I was originally approached by Haylee Nash when she was a commissioning editor at Pan Macmillan. She liked my writing style and wondered if I had any "gems" lying in my bottom drawer. I set to work writing one of the gem ideas and submitted the first 20,000 words to her. She liked it but there were some definite plot issues and character development problems. Unfortunately, Pan Macmillan was unable to offer me anything at that time.

I was crushed. I thought that was going to be my big break into the novel world. I rocked in a corner for a while, wondering if I would ever be good enough to call myself a published author.  I had no idea how to fix the issues in my novel.

Once I shut down the pity party, I decided I needed to finish that novel, for myself. I needed to prove I could write it to the end. I wanted to believe I could make it work, that I could find a way to get the story out. So, I applied for a mentorship with Kathryn Heyman. For six months Kathryn helped me find my voice. She guided me through the first draft of my novel, 85,000 words bleeding onto the pages. Some great words, some awful words, some just plain boring words. But that is what a first draft is: the bones; bare and exposed. Now I had something to work with.

Midway through my mentorship, my sister-in-law sent me an email promotion from Dymocks & McIntosh Books, putting the callout to aspiring writers to submit 10 pages of their novel to win a scholarship to Fiona McIntosh's Commercial Fiction Masterclass in SA.  Seeing as I already had the first 10 pages written, I spent some time polishing them and even more time trying to squeeze an entire story into a 400 word synopsis. That was a challenge! I sent it off and crossed every part of my body, hoping I may be the chosen one. 

When Sue from Dymocks called me, she asked, "Are you sitting down?" I cried, somewhat hysterically, when she said Fiona had chosen my novel as the winning entry for the scholarship. She must have thought I was a maniac. It was unbelievable news. I felt validated by an industry that is notorious for its steel doors that make us emerging writers feel locked out.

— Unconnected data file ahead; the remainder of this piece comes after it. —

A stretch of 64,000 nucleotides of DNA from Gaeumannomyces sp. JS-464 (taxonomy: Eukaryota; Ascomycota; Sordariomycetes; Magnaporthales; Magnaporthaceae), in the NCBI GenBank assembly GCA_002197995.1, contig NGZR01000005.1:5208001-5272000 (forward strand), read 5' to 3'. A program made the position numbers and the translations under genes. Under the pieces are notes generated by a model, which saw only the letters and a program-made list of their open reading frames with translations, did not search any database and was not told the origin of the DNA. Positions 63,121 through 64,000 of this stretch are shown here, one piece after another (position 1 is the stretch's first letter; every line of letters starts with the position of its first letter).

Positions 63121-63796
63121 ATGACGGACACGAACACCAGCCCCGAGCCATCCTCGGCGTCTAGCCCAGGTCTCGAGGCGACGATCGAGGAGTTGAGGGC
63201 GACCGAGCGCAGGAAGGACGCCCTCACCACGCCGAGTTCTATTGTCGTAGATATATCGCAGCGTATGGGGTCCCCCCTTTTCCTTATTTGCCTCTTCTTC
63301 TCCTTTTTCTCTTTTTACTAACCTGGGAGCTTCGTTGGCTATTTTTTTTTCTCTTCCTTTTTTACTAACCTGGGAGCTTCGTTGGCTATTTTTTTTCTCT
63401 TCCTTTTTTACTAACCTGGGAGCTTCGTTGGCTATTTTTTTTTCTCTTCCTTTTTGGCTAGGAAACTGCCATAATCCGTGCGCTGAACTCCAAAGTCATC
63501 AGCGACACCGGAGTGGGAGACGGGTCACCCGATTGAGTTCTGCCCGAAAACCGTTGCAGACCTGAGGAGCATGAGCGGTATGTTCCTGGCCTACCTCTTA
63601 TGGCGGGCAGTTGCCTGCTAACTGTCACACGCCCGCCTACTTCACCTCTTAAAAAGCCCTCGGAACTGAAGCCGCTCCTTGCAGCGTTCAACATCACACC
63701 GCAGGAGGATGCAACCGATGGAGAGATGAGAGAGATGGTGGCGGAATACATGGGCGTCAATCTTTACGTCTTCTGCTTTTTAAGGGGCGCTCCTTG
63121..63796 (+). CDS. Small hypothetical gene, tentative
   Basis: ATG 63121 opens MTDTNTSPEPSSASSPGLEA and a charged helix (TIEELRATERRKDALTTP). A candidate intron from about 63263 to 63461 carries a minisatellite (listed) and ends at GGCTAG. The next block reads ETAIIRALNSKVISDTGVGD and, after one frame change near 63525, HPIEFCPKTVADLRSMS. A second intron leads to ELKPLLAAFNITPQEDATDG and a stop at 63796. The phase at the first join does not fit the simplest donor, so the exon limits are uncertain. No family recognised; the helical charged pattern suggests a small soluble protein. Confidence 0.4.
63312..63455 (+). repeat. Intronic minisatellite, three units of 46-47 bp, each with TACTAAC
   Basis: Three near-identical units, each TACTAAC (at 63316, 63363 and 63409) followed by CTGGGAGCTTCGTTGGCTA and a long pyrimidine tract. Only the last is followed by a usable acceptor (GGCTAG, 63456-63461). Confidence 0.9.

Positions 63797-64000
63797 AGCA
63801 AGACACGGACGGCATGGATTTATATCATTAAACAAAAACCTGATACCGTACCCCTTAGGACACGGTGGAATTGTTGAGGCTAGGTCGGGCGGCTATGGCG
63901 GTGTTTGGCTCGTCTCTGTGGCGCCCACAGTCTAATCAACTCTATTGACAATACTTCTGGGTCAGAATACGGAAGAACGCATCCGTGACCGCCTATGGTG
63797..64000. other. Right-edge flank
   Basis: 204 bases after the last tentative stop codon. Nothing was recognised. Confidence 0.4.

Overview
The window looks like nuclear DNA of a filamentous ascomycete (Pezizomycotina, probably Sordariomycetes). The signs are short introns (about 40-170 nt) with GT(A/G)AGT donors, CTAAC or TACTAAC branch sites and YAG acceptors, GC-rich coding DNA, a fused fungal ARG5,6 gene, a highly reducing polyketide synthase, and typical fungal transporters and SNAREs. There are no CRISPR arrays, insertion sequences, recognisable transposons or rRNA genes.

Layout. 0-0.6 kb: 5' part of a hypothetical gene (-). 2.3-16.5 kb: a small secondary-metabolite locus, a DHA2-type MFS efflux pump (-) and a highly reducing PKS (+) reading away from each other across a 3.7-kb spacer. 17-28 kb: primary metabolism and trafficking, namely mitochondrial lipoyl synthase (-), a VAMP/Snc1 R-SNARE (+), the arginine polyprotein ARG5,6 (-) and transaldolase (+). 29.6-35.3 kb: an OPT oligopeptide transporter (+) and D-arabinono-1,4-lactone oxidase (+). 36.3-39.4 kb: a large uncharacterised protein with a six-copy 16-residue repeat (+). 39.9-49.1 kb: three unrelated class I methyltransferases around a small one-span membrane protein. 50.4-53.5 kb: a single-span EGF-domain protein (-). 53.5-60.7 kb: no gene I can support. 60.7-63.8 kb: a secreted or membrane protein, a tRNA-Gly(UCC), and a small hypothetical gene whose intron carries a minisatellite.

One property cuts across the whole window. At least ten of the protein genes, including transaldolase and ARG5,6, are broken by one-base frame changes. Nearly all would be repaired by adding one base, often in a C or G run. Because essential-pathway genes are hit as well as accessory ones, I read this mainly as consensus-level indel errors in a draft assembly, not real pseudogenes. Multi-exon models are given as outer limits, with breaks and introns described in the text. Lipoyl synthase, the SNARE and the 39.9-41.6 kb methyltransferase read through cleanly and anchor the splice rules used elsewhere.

We all thought [your novel] was utterly compelling and we can’t wait to read more. It was a unanimous decision among our internal panel and overall judge Fiona McIntosh. Fiona said it was the most commercially ready manuscript of any submitted to the competition. Well done! 

The Masterclass is finally within reach. I have been looking forward to it for nine months, like a baby due to be born. The scholarship win was the final piece in the puzzle that confirmed this book, my very own novel, is worth writing. It is a story worth telling and I believe I am the one to tell it. I cannot wait to inhale and absorb Fiona's enthusiasm for writing, and her business-focused direction to get us all writing, as a fulltime profession. To sit in a room with a group of other, equally nervous yet hopeful writers, will bring a buoy of support to all of our insecure writing heads.

I can finally see a pinhole of light at the end of an extremely long tunnel. I feel so close to living the dream...!